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How to get to the Hotel?

You can reach the Parador de Jávea along the A-7 motorway, leaving at the Ondara exit, and following the signs to Jávea/Xábia. The Parador is located in Playa del Arenal, 4 km from Jávea/Xábia, next to the Canal de la Fontana, in a beautiful bay bathed by the Mediterranean and protected from the continental winds by the mountain peak of Montgó. Javea/Xábia is located 100 km away from Alicante/Alacant the capital of the province.



With over 300 days of sunshine each year and beautiful sandy beaches, the Valencian Community has plenty of cities, towns and resorts to visit for your fill of swimming, sunbathing and water sports. Made up of three provinces, Valencia, Castellon and Alicante and the Costa Blanca, the region covers a large part of Spain’s eastern coast, bordered by Murcia in the south and Catalonia in the north. Given its proximity to Catalonia, it should come as no surprise that the Valencian Community has its very own language which is similar to Catalan and you will find that street signs are often printed in both Castilian Spanish and Valencian

Castellón is the northernmost region and borders Catalonia. The province is known as Cosata del Azahar (Orange Blossom Coast), has 120km of coastline and is home to some of Spain’s best beaches as well as two natural parks and areas of unspoilt coastline. There are a number of wonderful coastal towns and villages to explore including the well-known towns of Benicarló, Benicassim (popular for its annual music festival) and the fortified city of Peñíscola whose beach was famously used in Charlton Heston’s El Cid. If you venture further inland you will find mountainous landscapes dotted with medieval villages.

The Province of Valencia is home to the region’s capital and Spain’s third largest city, Valencia. The Old Town is the cultural and historic centre of the city with an abundance of historic buildings and sites of interest including the Baroque Town Hall, the grand Post Office, the art nouveau-style Estació Del Nord train station, the Cathedral and the Central Market, not to mention numerous churches, museums and statues around the city. Today one of Valencia’s most striking and famous features is the Ciutat de les Arts i les Ciències (City of Arts and Sciences) situated in the east of the city and considered one of the ’12 treasures of Spain’. This futuristic complex comprises an impressive IMAX/planetarium/concert hall dome called l’Hemisferic, Europe’s largest aquarium, a scenic urban garden, the Palace of the Arts which exhibits a range of music, dance, theatre and opera performances, and a Science Museum which not only provides an interactive forum for visitors, but is also conducting some of Europe’s most innovative research. Just south of the city close to El Saler, you will find the Albufera Natural Park, a freshwater lagoon and estuary surrounded by rice fields containing wild flora and fauna that can be explored by boat.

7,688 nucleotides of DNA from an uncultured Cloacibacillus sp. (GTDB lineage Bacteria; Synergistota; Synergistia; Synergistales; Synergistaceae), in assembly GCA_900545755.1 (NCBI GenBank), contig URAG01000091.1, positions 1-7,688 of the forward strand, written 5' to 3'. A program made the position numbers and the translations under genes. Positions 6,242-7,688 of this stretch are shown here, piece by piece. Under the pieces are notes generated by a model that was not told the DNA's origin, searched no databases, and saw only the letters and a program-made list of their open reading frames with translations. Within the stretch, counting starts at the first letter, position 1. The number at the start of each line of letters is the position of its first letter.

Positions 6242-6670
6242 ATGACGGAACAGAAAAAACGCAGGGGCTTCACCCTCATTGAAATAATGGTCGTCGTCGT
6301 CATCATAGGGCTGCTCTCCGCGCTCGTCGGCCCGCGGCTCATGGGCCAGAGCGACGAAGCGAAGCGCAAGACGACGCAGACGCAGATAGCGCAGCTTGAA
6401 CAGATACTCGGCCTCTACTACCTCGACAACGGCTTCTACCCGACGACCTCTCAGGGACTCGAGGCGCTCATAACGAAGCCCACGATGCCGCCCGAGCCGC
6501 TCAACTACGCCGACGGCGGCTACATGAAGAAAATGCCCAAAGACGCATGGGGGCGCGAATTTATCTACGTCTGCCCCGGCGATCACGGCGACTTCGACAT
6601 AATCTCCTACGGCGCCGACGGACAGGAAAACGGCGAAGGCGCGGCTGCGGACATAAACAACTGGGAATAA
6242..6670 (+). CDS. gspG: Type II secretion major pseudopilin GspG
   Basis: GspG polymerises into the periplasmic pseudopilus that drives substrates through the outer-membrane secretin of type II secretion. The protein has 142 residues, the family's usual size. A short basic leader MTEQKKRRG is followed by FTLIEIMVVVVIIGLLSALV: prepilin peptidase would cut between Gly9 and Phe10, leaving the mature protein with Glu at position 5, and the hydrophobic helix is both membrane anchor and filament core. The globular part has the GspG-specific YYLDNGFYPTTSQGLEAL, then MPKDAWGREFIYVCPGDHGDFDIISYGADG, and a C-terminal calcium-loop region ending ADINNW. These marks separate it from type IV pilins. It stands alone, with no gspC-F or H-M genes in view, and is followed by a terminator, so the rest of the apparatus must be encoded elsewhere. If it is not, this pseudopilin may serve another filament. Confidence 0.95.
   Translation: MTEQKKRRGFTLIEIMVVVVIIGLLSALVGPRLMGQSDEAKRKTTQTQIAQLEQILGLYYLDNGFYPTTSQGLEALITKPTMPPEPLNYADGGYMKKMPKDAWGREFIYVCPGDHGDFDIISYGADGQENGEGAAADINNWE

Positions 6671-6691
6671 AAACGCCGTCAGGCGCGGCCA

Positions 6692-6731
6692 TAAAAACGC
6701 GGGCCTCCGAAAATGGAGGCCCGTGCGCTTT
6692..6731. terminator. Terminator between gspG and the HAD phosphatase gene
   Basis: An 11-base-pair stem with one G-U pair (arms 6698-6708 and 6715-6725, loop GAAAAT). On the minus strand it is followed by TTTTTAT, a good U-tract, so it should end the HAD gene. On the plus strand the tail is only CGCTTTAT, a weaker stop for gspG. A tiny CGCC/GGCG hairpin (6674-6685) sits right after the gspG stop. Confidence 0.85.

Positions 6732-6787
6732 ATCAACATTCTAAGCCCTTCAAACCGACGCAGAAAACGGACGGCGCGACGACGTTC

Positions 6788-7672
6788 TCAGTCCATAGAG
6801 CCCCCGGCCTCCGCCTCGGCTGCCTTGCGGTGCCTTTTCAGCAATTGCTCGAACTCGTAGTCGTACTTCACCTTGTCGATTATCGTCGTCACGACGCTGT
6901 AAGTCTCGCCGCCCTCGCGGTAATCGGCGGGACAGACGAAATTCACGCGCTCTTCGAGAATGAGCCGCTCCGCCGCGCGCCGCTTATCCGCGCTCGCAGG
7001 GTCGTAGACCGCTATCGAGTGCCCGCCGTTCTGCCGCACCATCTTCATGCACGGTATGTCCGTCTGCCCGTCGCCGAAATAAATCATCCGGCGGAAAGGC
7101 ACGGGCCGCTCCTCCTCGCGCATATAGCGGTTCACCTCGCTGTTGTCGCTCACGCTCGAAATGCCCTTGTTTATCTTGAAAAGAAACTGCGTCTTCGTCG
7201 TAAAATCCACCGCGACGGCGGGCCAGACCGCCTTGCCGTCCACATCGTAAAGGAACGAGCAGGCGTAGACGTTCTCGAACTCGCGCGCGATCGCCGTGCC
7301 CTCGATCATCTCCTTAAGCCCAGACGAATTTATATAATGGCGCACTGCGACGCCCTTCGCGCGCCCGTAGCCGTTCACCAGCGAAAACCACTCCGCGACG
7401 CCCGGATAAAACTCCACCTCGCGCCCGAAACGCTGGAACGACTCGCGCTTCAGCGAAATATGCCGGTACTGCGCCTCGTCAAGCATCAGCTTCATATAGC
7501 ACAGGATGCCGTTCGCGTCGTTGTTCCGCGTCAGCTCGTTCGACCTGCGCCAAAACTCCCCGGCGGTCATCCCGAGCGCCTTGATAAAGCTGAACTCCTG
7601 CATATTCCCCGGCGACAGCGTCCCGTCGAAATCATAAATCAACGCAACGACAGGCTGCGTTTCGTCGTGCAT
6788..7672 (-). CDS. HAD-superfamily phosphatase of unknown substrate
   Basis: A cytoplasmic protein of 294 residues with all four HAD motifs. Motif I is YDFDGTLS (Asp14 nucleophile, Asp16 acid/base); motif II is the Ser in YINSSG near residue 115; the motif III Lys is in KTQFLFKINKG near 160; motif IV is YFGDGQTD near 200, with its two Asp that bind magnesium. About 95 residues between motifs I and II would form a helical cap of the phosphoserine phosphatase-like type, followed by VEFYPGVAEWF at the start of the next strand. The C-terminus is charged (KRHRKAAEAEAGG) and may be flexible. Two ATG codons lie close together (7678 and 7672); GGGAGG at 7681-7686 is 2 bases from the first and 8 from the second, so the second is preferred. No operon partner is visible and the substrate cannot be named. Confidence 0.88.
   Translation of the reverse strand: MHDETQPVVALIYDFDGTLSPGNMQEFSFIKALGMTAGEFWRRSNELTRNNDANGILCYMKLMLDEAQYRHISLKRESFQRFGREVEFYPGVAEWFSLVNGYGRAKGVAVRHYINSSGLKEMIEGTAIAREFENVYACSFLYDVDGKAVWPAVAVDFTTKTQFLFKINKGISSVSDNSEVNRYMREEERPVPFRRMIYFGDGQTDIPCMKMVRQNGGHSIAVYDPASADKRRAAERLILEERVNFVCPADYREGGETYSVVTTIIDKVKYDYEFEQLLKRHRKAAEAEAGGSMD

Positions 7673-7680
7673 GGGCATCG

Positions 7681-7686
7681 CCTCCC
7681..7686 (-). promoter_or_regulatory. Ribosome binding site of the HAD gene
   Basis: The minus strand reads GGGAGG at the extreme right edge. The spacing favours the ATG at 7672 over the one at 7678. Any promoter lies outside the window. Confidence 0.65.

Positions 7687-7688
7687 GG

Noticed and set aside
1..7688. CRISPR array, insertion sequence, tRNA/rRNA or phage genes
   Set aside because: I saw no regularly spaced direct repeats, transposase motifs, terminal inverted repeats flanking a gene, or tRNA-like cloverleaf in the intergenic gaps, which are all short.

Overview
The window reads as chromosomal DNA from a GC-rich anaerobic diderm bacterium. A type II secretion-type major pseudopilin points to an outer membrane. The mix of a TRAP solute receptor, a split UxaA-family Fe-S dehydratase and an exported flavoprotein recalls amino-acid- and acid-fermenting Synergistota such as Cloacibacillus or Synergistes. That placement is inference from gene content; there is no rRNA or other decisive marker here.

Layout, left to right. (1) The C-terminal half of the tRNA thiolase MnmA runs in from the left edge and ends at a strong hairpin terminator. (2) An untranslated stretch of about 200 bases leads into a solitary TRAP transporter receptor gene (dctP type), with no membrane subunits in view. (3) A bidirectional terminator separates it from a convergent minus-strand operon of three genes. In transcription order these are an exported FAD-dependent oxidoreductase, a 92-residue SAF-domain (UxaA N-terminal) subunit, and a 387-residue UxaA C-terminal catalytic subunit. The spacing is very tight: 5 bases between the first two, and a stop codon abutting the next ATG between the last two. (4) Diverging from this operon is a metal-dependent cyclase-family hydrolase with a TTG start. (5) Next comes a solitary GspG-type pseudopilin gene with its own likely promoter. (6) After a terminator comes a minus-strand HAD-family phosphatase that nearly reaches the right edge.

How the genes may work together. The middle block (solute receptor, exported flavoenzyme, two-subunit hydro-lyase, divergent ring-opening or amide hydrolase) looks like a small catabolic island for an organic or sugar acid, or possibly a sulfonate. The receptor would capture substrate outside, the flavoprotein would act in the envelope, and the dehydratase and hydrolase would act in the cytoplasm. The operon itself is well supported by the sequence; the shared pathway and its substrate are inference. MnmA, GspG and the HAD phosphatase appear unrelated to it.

The southernmost province of the Autonomous Community is Alicante and the Costa Blanca, home to some of Spain’s most well-known tourist resorts and beaches including Benidorm, Denia, Javea, Torrevieja and the city of Alicante. With well-established facilities for tourism and 200km of coastline, it is no wonder this stretch of coast is popular with tourists. Historically the south eastern coast served as the primary landing point for frequent Moorish and Berber invasions, leading to the creation of a number of castles and fortresses along the coast, this history is reflected in annual ‘Moors and Christians’ festivals where locals dress up and fend off the would-be invaders. The towns of Alcoi and Villajoyosa are widely praised for their excellent re-enactments.

Valencia is most famous as the birthplace of paella, which despite often being associated with Spain in general, actually originates from the area. The region is rich in natural water sources, the Albufera Natural Park is a wonderful example of this, and thus is perfect for growing rice. Valencia has been home to the majority of Spain’s rice paddy fields since the grain was introduced to the country by the Moors in the 13th century, and since then rice has been the region’s biggest agricultural export. Unlike the more familiar seafood paella many will recognise, Paella Valenciana is traditionally made with rice, green beans, meat (usually chicken or rabbit), lima beans or butter beans, saffron and sometimes snails, a delicacy in Valencia. You will find that most restaurants and tapas bars in Valencia feature a variety of paella dishes on the menu. Fideuà is arguably paella’s cousin, substituting rice for noodles; it is also a very popular dish in the region.

We must not, of course, talk about the Valencian Community without mentioning Valencian Oranges. The delicious fruit is exported worldwide and is one of the most popular varieties in the production of orange juice. You cannot visit Valencia without drinking a glass of freshly squeezed orange juice and luckily most eateries and hotels prepare their juice freshly each day. On a warm evening you might want to enjoy the local cocktail - Aqua de Valencia - which is a refreshing mixture of orange juice, cava, gin and vodka.

Another staple of Valencian cuisine, Orxata (or Horchata) which is plant milk made from tiger nuts and is often enjoyed with a farton (a sweet pastry stick), you will find Orxata available in many cafes and special stands dotted around towns and villages.

Turrón, a sweet nougat made with honey and egg whites (and often almonds and other nuts), is a Christmas delicacy throughout Spanish households and the ‘original’ version of this sweet treat can be traced back to Jijona/Xixona, a town north of Alicante.

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